Saturday, May 25, 2019

Rook Review: The Case for Miracles

The Case for Miracles: A Journalist Investigates Evidence for the Supernatural

Written by a journalist who is an atheist turned Christian, this is a thoughtful read. In defining miracles, author Lee Strobel suggests Professor Richard L. Purtell’s definition that defines a miracle as an event created by God’s power that is an exception to the ordinary course of events.

Strobel presents his case for miracles by interviewing “experts” on the subject. His introduction presents examples of present day miracles, but he then offers the case against miracles through an interview with Dr. Michael Shermer, once a committed Christian who might now be called an apologist for disbelief. He believes miraculous occurrences have rational explanations.

But Professor Candy Gunther Brown begs to differ. She too has examined miracles and refutes claims such as those made by Shermer. She says his studies fail to consider that miracles seem to be clustered in certain world areas, fail to recognize some people are “anointed” with healing power and fail to recognize the role of faith in the giver and receiver.

Strobel devotes a chapter to the miracle of dreams and visions that continue to bring people, especially Muslims, to Christ. Strobel himself was strongly influenced by a dream.

The resurrection of Christ is examined through Strobel’s own critical lens: A miracle needs to be supported by solid facts and evidence that is corroborated by others. Strobel also considers that we might hear more of miracles if Christians were not embarrassed to reveal how God has demonstrated his power in their lives.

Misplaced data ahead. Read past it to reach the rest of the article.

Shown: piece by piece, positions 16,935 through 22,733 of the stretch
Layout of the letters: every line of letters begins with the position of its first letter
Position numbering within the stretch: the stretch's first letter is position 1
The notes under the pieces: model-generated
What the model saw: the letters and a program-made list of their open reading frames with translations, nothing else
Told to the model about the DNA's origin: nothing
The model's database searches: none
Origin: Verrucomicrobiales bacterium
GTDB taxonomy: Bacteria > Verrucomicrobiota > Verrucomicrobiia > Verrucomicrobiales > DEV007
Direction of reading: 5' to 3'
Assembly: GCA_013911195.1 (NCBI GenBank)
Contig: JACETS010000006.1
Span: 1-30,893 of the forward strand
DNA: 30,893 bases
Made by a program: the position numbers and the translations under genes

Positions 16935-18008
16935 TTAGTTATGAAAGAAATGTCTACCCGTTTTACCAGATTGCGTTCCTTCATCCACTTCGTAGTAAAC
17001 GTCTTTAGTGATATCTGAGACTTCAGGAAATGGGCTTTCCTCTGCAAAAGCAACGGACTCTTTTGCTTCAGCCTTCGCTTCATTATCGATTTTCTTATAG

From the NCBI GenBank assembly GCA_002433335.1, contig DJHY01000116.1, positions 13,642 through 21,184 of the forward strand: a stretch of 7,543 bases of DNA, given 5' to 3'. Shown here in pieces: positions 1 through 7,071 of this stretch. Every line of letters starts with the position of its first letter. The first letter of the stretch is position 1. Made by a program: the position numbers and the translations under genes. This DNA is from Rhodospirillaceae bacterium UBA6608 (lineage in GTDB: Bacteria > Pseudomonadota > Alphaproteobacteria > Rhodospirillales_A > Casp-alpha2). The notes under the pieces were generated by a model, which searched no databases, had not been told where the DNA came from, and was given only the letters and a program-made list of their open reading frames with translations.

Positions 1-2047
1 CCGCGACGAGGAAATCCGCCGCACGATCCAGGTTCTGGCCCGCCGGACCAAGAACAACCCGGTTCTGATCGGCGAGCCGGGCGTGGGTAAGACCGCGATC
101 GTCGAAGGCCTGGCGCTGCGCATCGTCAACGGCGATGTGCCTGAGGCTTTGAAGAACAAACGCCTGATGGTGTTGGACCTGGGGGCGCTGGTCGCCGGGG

The book closes with a look at miracles that don’t happen through an interview with Dr. Douglas R. Groothuis, whose wife Becky, once a prolific Christian writer, has descended into dementia. Strobel quotes Tricia Lott Williford, whose husband died unexpectedly leaving her with two small children: “The truth is, there’s no formula we can count on for when Jesus says yes and when he says no. That’s the catch with sovereignty: He gets to decide yes, no, if, when, and how . . . . We can, however, base our confidence on his faithfulness.”

Since the book contains a “Guide for Group Discussion,” it would make an excellent small group study. Back matter also includes “recommended resources,” extensive notes and in index.

This book offers a thorough presentation of the state of miracles in our world today. You will come away appreciating Strobel’s thorough research.

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